Arizona offers sunshine and steel plants.
North Carolina promises super-computers and scholars.
New York boasts of cheap electricity and political muscle.
All eight finalists still competing for the $4.4-billion superconducting super collider offer better schools, better roads and money--lots of money--as the process for siting the huge atom-smasher moves into its second phase.
From the day it was made public, the siting process was seen by laymen and lawmakers alike as being divided into two distinct processes--the technical and the political.
The eight-state "Best Qualified List" released last week by the National Academy of Sciences and the National Academy of Engineering finished the technical process. Now the two-year process moves into the political realm of the U.S. Department of Energy.
'You'll . . . See Some Bargaining'
Even as Congress conducted its first set of hearings on the super collider last April, an official from what has become one of the eight finalist states matter-of-factly predicted: "Once you get to the short list, you'll start to see some bargaining."
That bargaining might be seen in the political power that can be exercised by large, influential state such as New York, Texas and Illinois. It will also be expected in regional coalitions, such as the efforts of North Carolina to woo support in the South and of Colorado and Arizona in seeking help in the West.
Bottom-line bargaining with offers of subsidies also is expected as states, aware of federal budget deficits and spending cuts, will offer to share costs of construction and operation of the massive science project in ways that go far beyond the minimum federal requirement of 16,000 acres of free land and 53 miles of subsurface tunnel easements.
Several states, including Colorado and Tennessee, have offered to expand or improve physics programs in their state university systems. Others, such as Texas and Michigan, promised cheap electricity to operate the 10,000 superconducting magnets at the heart of the proposed collider.
All have stressed their advantages in one of the more obscure competitive categories, living conditions for both scientists and their families.
Final Decision Is Herrington's
Technically, the Energy Department says none of these factors will play a part in the selection process. Indeed, a recent federal law forbids it.
But none of the states still in the running are willing to withdraw any part of their offers. They believe that as the Department of Energy sets out to choose the winning site, it will be aware of federal budget constraints and is likely to consider cost-sharing offers, even if only informally.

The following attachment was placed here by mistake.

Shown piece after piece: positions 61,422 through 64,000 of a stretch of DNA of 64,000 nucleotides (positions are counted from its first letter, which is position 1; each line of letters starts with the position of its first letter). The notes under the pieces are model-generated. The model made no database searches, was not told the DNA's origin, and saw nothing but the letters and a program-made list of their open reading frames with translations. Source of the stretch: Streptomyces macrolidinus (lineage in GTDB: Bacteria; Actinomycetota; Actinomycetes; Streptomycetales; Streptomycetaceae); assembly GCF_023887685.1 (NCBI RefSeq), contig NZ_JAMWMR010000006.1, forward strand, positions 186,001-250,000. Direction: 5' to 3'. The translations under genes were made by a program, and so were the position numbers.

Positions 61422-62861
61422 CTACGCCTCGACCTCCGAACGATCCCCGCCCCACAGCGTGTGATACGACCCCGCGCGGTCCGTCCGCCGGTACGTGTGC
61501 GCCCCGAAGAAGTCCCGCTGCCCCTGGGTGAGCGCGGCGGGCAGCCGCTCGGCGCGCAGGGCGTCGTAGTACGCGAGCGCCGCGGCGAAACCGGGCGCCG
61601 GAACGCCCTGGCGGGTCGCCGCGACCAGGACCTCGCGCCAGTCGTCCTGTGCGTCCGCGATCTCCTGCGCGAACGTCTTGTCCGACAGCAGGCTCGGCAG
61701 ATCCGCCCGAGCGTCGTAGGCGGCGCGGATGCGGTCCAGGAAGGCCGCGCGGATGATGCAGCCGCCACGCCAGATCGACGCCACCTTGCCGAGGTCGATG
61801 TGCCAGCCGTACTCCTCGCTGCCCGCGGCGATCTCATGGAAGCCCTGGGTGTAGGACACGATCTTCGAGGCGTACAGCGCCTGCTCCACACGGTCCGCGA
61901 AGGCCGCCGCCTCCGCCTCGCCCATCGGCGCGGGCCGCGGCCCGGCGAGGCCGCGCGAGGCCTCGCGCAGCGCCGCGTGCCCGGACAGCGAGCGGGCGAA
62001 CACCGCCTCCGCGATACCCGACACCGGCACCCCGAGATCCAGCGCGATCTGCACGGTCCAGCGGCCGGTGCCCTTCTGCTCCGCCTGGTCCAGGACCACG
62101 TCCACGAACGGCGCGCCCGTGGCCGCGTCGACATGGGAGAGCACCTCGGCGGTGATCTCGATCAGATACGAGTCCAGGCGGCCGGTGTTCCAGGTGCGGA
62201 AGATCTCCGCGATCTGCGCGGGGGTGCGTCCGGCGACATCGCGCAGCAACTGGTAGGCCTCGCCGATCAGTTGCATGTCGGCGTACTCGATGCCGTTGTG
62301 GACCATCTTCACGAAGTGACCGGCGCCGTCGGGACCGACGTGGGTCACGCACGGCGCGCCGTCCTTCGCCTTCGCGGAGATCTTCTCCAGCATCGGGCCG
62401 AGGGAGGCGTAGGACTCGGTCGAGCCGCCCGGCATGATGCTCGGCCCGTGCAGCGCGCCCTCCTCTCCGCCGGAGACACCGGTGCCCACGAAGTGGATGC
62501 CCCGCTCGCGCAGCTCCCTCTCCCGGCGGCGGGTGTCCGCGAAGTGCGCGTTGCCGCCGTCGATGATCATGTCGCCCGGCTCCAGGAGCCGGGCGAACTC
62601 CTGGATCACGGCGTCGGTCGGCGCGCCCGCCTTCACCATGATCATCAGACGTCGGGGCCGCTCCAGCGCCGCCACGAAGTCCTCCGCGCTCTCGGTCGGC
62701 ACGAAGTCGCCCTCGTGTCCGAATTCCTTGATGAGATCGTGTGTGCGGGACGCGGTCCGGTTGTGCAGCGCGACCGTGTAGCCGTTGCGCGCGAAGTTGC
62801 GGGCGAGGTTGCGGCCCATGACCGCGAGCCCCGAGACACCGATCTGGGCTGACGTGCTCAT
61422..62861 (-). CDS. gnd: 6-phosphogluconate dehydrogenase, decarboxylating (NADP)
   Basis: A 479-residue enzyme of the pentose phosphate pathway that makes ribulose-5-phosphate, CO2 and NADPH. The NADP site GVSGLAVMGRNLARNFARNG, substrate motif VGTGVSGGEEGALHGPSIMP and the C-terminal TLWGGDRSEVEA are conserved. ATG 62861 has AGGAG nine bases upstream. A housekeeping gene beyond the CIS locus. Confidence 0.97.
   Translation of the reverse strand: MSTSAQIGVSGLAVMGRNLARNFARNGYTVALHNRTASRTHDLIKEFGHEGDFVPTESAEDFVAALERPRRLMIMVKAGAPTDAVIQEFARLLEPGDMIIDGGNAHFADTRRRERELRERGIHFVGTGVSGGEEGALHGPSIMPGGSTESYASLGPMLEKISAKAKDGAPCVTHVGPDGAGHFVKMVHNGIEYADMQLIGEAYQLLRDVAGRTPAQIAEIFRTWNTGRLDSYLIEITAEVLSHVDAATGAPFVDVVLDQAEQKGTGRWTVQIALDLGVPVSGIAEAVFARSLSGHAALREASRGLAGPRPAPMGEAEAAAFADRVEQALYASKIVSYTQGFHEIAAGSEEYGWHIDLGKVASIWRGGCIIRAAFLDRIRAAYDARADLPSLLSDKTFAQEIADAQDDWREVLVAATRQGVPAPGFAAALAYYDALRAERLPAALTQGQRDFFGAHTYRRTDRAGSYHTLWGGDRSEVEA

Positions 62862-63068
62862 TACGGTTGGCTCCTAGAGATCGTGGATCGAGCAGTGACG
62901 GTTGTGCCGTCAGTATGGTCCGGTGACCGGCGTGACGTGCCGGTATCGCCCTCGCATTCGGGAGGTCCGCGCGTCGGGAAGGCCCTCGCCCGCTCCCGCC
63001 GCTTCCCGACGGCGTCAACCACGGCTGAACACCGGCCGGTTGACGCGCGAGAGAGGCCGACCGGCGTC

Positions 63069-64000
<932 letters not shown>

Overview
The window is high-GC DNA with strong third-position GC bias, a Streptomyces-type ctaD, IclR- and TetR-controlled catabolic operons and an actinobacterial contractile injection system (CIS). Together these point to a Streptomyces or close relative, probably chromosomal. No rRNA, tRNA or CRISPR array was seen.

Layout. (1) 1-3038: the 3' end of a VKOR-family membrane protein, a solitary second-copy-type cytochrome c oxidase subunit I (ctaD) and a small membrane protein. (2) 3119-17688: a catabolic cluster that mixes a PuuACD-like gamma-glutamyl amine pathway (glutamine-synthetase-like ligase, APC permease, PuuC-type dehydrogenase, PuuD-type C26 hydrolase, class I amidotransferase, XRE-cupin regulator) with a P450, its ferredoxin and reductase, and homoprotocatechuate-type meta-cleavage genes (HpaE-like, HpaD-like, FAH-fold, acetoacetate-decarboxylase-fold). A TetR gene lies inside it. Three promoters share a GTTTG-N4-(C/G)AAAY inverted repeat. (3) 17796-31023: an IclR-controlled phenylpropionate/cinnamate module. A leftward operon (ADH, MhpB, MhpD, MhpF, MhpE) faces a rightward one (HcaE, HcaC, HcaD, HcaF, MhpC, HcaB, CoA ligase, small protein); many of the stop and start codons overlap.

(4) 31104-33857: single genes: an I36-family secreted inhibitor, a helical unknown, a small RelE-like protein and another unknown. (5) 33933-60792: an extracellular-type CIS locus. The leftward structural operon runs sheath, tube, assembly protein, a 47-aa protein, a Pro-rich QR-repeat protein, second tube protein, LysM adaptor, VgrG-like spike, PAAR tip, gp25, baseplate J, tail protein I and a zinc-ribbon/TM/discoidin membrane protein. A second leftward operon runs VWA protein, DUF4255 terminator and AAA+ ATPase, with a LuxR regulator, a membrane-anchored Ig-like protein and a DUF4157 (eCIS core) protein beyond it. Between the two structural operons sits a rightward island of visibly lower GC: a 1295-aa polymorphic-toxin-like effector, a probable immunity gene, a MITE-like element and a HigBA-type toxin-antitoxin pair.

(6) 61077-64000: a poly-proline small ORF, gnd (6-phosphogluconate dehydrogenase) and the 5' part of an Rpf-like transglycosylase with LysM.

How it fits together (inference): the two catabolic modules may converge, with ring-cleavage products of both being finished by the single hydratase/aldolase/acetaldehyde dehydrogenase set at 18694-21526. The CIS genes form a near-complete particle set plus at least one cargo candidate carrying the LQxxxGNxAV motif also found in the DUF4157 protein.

Officially, Department of Energy documents say the eight recommended sites will be "reviewed" by a standing committee within the department called the Energy System Acquisition Advisory Board. In addition to bid papers submitted last fall--the papers used in choosing the eight finalists--this board also will look at "detailed analyses and environmental information."
However, Energy Department guidelines make clear that Energy Secretary John S. Herrington has the ultimate responsibility for choosing the "preferred site"--the winner, pending the completion of an environmental impact statement. His decision must be based on, but not necessarily bound by, the findings of his advisory panel.
Herrington is scheduled to name the preferred site in July. The environmental review is scheduled to be completed in January, 1988, shortly before President Reagan's term ends.
Little Hope for Reconsideration
Although much jockeying has been done by states wanting to land the scientific plum, Congress has yet to allocate any money for actual construction. The House authorized $25 million for design work in the new budget but failed to add on $10 million sought for the manufacture of the first of the super collider's 10,000 superconducting magnets. The next budget request will be for $348 million, but analysts are already asking that the allocation be reduced to $100 million.
Meanwhile, the 17 states--including California--that failed to make first cut in the site-selection process can try to sidestep the apolitical technical evaluation by petitioning the Energy Department to reconsider their bids.
But people familiar with both the department and the collider project hold out little hope for that tactic.
"From what I can tell, the academies did a journeyman's job--professional and thorough," said Alvin W. Trivelpiece, executive officer of the American Assn. for the Advancement of Science and former director of the Department of Energy's Office of Energy Research. "The likelihood of an additional state being added is very, very slim."